Of course the typical uses for a scope like this are for safe work, but I have done very little safe work for the last decade. At one time, I was the base locksmith at the Naval Air Station Pensacola, and almost all I did was safe work and I know I would have loved to have had a scope like this at that time. I’ve loaned the scope to a friend who does bank equipment work and after he tried it once, he decided to get his company to buy one for him. He particularly liked the optional angled mirror adapters that allow you to see objects at 70, 90 and 120 degrees from the shaft of the scope.
One of the basic problems or benefits of electronic devices, depending on your point of view, is that if you wait a while, the quality will go up and the price will go down. This also seems to be true of the new breed of electronic scopes as well. The new EZ Scope from Lockmasters, Inc. (photo 4) is a perfect example. Introduced recently, the EZ Scope provides most of the features of the V4 scope, without the ability to capture the image, and with a smaller display screen.
Outside of the price, the thing I liked the best about the EZ Scope was the probe itself. The probe on the EZ Scope incorporates an articulating sleeve that you can shape as you need it. Compared to the probe on the EZ Scope, the probe on the V4 scope is very limber and hard to aim inside an open area like the inside of a car door.
Both scopes provide a lot of function for the money spent, and I keep finding new ways to use them. The ability to record an image with the V4 scope is something that I personally like, but for many technicians, I can see where this feature would not be that important. The one thing that I did not like about the EZ Scope was that it did not produce as much light from the probe as the V4 scope, but the image pick-up apparently does not need as much light. In a side-by-side comparison, the light coming from the probe on the V4 was obviously brighter that on the EZ Scope, but the images on the screens were nearly identical.
I took the remainder of the photos with the V4 scope to show the kind of images that it can capture.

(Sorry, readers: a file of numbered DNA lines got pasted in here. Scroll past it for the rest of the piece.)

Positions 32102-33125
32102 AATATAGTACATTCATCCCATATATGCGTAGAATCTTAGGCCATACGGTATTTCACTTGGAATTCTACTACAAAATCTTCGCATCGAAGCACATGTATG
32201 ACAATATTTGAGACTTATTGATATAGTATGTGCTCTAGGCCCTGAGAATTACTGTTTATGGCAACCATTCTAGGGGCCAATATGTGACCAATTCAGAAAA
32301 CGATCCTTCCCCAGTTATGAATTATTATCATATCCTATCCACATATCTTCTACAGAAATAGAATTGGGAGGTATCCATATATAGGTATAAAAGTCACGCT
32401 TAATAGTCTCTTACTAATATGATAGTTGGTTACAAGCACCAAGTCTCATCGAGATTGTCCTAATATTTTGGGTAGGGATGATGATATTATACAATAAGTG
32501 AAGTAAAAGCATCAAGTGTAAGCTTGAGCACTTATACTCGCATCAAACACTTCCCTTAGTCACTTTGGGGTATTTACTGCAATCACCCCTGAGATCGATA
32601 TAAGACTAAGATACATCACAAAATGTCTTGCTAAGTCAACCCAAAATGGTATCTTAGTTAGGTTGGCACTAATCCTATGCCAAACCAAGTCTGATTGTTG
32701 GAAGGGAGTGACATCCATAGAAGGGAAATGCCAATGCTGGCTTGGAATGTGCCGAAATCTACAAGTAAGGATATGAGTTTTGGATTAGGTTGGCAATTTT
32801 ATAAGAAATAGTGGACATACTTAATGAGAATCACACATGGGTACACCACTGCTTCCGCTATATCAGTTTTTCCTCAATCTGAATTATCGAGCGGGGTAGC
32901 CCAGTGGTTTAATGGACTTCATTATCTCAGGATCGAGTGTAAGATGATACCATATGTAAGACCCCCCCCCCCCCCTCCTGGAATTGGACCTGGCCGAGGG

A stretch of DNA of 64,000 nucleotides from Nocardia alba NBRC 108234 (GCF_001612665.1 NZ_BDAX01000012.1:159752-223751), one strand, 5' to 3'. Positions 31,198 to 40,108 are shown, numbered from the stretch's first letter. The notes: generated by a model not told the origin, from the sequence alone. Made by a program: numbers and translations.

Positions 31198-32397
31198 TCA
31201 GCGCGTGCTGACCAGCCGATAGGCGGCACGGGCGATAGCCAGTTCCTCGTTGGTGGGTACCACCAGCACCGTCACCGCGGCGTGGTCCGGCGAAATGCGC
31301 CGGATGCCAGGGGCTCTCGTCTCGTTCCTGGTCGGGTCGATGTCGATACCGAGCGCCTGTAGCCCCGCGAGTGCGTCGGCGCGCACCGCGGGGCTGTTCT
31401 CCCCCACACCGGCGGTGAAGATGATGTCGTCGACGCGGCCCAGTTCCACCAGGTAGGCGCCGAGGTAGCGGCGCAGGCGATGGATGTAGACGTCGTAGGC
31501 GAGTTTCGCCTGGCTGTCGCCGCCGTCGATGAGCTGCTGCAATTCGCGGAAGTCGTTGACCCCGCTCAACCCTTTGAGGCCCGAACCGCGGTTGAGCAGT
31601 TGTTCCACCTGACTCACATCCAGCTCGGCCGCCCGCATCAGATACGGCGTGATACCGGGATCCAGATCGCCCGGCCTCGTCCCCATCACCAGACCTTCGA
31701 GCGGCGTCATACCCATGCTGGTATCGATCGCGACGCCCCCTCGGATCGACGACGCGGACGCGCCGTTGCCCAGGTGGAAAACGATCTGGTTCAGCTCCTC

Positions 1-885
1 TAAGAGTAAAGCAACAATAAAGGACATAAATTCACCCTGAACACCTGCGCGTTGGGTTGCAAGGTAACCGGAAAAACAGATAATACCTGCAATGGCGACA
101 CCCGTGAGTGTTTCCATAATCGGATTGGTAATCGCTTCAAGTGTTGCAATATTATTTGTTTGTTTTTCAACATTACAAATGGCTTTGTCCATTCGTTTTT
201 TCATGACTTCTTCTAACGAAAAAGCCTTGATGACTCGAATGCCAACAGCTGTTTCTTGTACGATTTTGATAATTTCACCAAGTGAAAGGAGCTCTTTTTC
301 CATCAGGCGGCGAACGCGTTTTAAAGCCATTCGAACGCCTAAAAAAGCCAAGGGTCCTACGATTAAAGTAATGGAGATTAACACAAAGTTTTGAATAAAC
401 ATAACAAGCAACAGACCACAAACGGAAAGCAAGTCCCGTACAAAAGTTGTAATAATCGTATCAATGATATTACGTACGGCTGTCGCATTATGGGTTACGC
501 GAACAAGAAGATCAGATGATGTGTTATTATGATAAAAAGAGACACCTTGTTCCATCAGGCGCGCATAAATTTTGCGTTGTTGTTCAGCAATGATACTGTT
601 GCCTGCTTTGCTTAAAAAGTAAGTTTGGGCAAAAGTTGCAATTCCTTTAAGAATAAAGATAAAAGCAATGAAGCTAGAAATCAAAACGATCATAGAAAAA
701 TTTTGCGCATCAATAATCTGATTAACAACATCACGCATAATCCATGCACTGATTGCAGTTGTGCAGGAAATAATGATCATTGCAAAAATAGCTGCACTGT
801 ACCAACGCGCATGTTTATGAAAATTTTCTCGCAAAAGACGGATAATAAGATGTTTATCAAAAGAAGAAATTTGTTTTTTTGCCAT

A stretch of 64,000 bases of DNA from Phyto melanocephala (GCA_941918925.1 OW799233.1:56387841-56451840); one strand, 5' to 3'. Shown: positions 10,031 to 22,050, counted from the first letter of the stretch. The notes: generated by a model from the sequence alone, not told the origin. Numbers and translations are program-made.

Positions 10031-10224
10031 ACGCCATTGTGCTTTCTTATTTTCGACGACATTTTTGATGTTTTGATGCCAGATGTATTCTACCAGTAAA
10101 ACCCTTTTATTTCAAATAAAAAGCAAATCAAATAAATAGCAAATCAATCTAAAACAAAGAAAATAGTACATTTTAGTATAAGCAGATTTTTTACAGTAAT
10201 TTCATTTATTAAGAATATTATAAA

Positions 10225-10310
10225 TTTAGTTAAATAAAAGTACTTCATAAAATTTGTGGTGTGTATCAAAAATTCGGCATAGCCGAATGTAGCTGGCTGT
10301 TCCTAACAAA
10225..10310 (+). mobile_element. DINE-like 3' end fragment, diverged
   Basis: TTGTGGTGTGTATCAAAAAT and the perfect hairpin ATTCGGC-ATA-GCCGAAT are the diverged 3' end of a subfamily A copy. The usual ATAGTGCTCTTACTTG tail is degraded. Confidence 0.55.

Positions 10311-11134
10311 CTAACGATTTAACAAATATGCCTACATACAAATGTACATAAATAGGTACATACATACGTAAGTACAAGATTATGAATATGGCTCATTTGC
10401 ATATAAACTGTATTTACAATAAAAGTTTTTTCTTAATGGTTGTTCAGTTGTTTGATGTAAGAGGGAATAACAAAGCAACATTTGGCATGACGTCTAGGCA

Photos 5A and 5B show a typical view that you would see while drilling and unlocking a safe equipped with a three-wheel lock.
Photos 6A and 6B show the numbers stamped on a VATS ignition lock. By pulling the tumblers down with a probe as in 6B, you can the next tumbler in line.
Photos 7A and 7B show essentially the same thing but on a Ford 8-cut ignition. Generally you can read the depths off of one side of the keyway but not the other because the wafers face in opposite directions.
Photo 8 shows a view inside a Chrysler door lock. With practice, you can read the depths of the cuts just by observing where the wafer sits in relation to the ward inside the lock.
Photos 9A and 9B show the inside of a Nissan 300ZX door. Photo 9A is a shot of the lock and 9B is the bellcrank that is attached to the inside lock control cable. Pushing down on the bellcrank unlocks the door.
Both scopes include nice cases to protect your investment, and provide you with capabilities that were unheard of just a few years ago. In this tight economy, I know that we all want to get the most from any investment we make in our business, but anything that saves time in the field will also increase your bottom line. If you are seriously interested in an electronic scope, I urge you to attend a trade show or visit your dealer to try these scopes out for yourself. Just try to resist the urge to look inside your own ear. Trust me, it isn’t pretty.